When it comes to fall style, tartan should be man’s best friend

“For Ralph Lauren, tartan is not just a fabric. It is a way of life.” So wrote The New York Times in 1991, a year which saw Mr. Lauren unveil a mahogany highboy with tartan drawers—part of a nine-piece furniture collection inspired by his personal 19th-century Scottish trinkets.

The statement was equally apt in 1971, when Mr. Lauren introduced his first suit for women, in a stunning Fraser Hunting pattern, and in 1993, when he unveiled a line of luggage and leather goods in a delectable Black Watch tartan. Not to mention 2006, when his tartan-themed Highlands Collection walked the runway, or 2015, when tartan throw pillows dotted the banquettes of The Polo Bar on opening night.

Forever at the intersection of irreverent rebellion and buttoned-up nobility, tartan remains unwaveringly stylish.

Forever at the intersection of irreverent rebellion and buttoned-up nobility, tartan remains unwaveringly stylish. After all, it’s no coincidence that both Johnny Rotten and Prince Charles consider it a closet staple. Both aesthetically and for their durability and warmth, few style statements beat out a classic Gordon plaid cashmere scarf or a three-quarter-length wool coat cut from a chic Black Watch weave (check out our balmacaan-meets–barn coat take below).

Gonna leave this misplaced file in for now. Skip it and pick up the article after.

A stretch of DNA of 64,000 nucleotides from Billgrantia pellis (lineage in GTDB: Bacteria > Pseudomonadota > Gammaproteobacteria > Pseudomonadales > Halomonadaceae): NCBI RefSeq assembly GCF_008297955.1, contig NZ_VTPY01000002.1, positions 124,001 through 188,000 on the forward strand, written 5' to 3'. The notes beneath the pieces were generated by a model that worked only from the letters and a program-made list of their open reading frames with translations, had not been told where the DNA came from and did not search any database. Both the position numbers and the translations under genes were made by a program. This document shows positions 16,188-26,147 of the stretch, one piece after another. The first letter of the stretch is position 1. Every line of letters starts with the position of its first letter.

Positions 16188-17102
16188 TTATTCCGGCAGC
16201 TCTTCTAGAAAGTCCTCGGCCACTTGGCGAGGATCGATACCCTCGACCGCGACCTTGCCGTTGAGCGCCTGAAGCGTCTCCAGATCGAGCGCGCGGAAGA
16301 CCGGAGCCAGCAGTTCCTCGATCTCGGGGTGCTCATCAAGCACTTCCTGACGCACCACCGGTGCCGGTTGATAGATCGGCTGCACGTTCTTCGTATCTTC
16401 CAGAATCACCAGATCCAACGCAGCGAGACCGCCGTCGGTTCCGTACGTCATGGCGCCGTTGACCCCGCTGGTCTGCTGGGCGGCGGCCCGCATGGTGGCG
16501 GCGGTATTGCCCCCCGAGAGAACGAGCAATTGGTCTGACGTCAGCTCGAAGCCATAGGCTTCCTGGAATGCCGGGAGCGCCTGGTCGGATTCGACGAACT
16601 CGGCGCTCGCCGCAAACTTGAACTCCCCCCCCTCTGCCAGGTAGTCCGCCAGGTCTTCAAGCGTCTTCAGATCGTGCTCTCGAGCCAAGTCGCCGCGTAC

It’s no surprise then that Mr. Lauren’s fascination with the original calling card of the sartorial rebel hasn’t wavered. After all, its captivated Scotland since clans in the Highlands began dyeing wool fabrics to mark their identities 500 years ago. Banned by the government after the clan system was blamed for the Jacobite rising of 1745, it wasn’t until the 19th century that tartan began to reappear (thanks in large part to King George IV, who became the first monarch to visit Edinburgh in two centuries and requested the Scots wear tartan for the occasion). Today, there are some 3,000 distinct patterns, called setts, on the Scottish Register of Tartans.

And though the term itself has a disputed origin—the most popular theory is that it hails from the Scots-Irish words tuar and tan, meaning color and district respectively—one thing about tartan remains undisputed. Both rakish and versatile, it’s a cornerstone of timeless style. After all, what other pattern makes as much sense on an overcoat or a daring pair of velvet slippers as it does accenting a teacup?

Paul L. Underwood is the former executive editor of He is based in Austin, Texas, where he lives with his wife and two children.